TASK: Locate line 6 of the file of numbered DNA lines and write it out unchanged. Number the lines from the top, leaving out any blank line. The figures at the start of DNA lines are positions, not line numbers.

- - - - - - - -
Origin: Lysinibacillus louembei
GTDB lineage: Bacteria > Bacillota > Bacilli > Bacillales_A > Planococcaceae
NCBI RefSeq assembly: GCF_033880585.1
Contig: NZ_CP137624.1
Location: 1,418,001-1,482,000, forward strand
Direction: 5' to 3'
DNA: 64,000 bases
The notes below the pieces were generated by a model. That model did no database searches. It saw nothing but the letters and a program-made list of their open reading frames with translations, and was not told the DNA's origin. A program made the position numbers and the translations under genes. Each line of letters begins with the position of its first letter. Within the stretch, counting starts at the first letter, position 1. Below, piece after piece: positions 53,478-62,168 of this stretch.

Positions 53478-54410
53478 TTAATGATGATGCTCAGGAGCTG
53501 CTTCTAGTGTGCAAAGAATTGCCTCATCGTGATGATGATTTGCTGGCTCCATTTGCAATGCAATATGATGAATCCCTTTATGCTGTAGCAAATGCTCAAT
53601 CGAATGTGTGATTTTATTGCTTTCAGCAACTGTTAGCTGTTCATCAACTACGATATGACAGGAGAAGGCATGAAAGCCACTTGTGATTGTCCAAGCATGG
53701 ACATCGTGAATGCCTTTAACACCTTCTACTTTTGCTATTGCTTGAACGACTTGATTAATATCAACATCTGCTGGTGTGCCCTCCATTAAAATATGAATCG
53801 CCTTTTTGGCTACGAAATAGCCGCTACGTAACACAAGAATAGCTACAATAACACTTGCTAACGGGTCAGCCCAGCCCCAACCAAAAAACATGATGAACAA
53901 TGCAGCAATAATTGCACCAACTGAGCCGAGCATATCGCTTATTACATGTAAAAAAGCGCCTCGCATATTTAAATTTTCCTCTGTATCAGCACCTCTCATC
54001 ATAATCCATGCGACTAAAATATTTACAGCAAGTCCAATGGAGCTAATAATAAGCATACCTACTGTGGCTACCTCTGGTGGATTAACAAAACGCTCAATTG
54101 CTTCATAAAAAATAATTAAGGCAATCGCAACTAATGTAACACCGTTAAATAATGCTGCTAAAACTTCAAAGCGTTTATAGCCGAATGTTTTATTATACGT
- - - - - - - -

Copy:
Direction: 5' to 3'